There are a few spectacular moments in Deadfall, as well as performances to solidify these moments in their greatness. Somehow the magnificence of these individual moments is bittersweet, however, because the film as a whole is rather forgettable. The plot is just shy of containing enough material to make a feature film, spread out perhaps a bit more than it should have been. At the very least, I kept anticipating some further character development, but instead much of the film seems to be killing time in between those miraculous moments of purpose. Director Stefan Ruzowitzky handles action nimbly, though they are more often simply moments of violence. This is less of an action film, and more of a hodgepodge of horror, film noir, family drama and western.
When three thieves escaping from a casino heist are in a car crash, only two survive. Siblings Addison (Eric Bana) and Liza (Olivia Wilde) have a mysterious and slightly disturbing relationship with each other, but we are never given much of a chance to discover what it is before they split up to escape. Liza is rescued on the side of the road by an ex-boxer named Jay (Charlie Hunnam of TV’s “Son’s of Anarchy”), who is also on the run from the law. While Liza uses seduction to get where she needs to be,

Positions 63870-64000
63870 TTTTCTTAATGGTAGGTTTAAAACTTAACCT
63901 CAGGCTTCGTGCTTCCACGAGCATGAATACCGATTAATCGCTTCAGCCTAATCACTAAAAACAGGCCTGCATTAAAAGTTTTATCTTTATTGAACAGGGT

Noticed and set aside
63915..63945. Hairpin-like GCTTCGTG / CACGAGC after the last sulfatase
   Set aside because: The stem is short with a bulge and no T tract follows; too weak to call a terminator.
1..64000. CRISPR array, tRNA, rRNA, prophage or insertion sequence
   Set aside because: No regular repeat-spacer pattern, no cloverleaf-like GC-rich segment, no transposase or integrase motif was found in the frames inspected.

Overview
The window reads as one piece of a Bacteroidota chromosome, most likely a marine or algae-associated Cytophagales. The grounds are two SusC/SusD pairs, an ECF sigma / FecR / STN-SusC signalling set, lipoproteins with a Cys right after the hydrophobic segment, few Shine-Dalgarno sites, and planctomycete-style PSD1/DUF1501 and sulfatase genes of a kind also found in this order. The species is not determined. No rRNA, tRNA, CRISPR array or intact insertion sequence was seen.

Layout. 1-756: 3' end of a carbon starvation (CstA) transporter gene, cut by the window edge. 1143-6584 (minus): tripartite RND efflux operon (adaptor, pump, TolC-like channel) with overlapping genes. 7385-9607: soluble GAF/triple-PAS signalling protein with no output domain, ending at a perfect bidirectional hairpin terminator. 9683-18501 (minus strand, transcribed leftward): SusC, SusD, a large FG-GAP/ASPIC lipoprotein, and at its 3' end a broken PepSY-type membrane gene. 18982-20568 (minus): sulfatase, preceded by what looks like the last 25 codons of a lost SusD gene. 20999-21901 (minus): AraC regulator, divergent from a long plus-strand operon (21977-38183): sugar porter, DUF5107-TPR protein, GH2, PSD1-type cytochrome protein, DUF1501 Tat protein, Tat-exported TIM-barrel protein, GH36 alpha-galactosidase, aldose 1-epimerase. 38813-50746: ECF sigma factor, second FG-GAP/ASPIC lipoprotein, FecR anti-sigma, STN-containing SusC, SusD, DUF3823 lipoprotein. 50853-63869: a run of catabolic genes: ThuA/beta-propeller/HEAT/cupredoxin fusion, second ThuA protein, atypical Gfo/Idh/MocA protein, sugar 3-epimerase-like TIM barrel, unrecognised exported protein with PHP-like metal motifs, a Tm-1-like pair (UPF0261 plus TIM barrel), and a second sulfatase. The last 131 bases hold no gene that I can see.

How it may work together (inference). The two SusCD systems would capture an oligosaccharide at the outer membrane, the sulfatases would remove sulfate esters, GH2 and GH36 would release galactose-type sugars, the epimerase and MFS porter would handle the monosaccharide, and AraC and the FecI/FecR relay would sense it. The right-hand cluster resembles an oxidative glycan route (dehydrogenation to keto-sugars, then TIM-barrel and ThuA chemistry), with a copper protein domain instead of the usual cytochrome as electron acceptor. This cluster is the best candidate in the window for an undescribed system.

takes other methods, leaving a path of carnage wherever he goes.
What sets Deadfall aside from many other films is
Whether it is the writing or Bana’s choices, he appears a unique type of
madman. There doesn’t appear to be joy or malice in his actions, but instead he
seems able to delusion himself into believing any violent act is justified if
he deems it necessary to getting what he wants. The best sequence in the film
is one in which this psycho comes across a Native American in the woods. This
battle doesn’t seem to fit with the rest of the film, though it is one of the
most memorable within it. The story dribbles into predictable territory when
the siblings reunite at Jay’s childhood home, along with weapons and Jay’s
parents (played expertly and without unnecessary melodrama by Kris
Kristofferson and Sissy Spacek).
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